The question of the existence of God in the book of Stephen Hawking: A brief history of time

Acta Philosophica 4 (1):83-93 (1995)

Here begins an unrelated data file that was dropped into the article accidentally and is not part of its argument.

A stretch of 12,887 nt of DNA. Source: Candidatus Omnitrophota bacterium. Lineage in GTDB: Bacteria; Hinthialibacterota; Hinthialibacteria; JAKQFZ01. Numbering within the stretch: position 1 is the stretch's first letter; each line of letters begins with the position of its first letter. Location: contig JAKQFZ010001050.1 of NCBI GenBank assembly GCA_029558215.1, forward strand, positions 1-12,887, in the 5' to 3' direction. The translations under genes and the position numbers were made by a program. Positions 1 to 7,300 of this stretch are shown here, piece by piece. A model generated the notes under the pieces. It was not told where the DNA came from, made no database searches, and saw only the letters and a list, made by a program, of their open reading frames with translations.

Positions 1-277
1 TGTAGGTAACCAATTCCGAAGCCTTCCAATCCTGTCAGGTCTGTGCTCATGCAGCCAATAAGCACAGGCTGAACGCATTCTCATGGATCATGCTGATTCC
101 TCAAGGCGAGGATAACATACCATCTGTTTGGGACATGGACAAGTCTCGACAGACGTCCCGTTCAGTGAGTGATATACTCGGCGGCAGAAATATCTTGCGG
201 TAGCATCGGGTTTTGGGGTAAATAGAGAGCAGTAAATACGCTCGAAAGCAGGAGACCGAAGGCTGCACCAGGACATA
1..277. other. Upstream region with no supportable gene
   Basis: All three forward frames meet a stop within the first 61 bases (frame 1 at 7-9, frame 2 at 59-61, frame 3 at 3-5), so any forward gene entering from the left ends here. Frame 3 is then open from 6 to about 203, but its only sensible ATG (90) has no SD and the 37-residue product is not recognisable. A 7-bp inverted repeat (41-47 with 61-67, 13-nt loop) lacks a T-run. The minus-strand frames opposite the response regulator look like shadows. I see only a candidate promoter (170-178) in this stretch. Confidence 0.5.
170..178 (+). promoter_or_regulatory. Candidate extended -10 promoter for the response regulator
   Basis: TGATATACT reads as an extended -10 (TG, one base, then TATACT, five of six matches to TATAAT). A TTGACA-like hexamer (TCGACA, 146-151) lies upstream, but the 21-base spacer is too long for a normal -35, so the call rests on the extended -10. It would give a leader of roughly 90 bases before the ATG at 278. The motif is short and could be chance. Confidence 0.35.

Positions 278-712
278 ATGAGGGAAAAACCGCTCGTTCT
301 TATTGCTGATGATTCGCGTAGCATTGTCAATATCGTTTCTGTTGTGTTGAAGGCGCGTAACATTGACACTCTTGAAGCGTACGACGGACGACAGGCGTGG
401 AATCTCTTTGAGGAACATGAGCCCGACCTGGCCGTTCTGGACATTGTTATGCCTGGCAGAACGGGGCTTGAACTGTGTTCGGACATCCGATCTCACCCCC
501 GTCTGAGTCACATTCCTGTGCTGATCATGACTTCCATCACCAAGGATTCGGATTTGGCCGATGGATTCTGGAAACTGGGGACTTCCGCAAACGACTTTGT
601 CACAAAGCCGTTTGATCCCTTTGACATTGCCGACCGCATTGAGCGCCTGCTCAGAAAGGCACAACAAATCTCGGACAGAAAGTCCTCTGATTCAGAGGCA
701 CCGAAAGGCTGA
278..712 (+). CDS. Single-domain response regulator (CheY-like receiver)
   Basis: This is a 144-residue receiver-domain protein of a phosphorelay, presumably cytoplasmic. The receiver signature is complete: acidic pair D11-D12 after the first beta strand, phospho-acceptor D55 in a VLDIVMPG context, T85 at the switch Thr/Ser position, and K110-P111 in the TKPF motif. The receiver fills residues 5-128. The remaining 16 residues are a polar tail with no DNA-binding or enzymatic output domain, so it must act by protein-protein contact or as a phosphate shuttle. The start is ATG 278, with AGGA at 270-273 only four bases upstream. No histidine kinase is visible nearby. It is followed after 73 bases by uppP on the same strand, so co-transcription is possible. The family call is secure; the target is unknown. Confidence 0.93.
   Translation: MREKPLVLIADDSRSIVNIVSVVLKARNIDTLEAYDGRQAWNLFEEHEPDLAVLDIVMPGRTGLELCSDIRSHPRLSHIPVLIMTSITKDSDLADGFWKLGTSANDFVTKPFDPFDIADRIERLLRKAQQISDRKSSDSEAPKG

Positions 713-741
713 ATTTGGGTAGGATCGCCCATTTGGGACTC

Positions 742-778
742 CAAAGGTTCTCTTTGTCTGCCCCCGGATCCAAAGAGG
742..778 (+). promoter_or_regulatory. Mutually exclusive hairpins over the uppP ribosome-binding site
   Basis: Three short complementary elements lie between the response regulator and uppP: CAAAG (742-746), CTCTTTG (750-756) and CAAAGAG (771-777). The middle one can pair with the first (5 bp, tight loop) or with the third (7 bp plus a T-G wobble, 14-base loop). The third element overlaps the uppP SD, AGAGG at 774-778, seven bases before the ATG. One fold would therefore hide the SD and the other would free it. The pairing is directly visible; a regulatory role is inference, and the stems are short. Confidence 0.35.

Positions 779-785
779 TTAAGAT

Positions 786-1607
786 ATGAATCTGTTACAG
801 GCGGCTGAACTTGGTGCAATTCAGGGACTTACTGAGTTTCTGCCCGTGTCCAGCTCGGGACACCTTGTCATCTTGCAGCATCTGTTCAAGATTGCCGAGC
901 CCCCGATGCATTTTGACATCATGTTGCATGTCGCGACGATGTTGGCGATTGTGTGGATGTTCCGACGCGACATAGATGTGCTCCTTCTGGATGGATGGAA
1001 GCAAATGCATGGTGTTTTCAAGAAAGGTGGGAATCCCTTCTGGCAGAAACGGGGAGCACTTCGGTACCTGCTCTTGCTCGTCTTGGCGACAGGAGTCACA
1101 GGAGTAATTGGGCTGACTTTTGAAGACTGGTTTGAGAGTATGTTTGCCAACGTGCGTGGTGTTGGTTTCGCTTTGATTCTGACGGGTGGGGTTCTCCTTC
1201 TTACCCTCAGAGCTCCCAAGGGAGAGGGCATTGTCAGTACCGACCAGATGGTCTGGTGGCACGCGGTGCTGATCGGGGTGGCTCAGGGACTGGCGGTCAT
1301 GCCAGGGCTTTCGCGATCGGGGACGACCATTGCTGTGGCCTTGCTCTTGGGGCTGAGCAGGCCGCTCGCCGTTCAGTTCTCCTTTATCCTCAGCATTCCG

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The continuing interest in the book of S. Hawking "A Brief History of Time" makes a philosophical evaluation of the content highly desirable. As will be shown, the genre of this work can be identified as a speciality in philosophy, namely the proof of the existence of God. In this study an attempt is given to unveil the philosophical concepts and steps that lead to the final conclusions, without discussing in detail the remarkable review of modern physical theories. In the first place the concept of causality used by Hawking is analyzed in terms of the classical four aspects of cause, that is causa formalis, materialis, efficiens and finalis. Thereafter the classical Aristotelian-Thomistic proof of the existence of God is presented and compared with Hawking's approach. In his argumentation he uses a concept of causality, which in contrast to the classical philosophy neglects completely an ontological dependence and is reduced to only temporal aspects. On the basis of this temporal causality and modern physical theories and speculations, Hawking arrives at his conclusions about a very restricted role of a possible creator. It is shown, that neither from the philosophical nor the scientific view his conclusions about the existence of God are strictly convincing, a position Hawking himself seems to be aware of.
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